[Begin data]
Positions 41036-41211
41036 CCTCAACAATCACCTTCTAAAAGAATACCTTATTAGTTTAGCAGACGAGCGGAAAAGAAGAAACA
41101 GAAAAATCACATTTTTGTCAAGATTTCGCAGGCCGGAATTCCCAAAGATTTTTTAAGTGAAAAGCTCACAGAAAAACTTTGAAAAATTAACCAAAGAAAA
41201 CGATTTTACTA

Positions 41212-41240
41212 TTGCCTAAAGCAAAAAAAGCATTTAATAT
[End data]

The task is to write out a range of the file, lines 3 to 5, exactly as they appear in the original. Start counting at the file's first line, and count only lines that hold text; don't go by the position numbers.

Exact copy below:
41101 GAAAAATCACATTTTTGTCAAGATTTCGCAGGCCGGAATTCCCAAAGATTTTTTAAGTGAAAAGCTCACAGAAAAACTTTGAAAAATTAACCAAAGAAAA
41201 CGATTTTACTA

Positions 41212-41240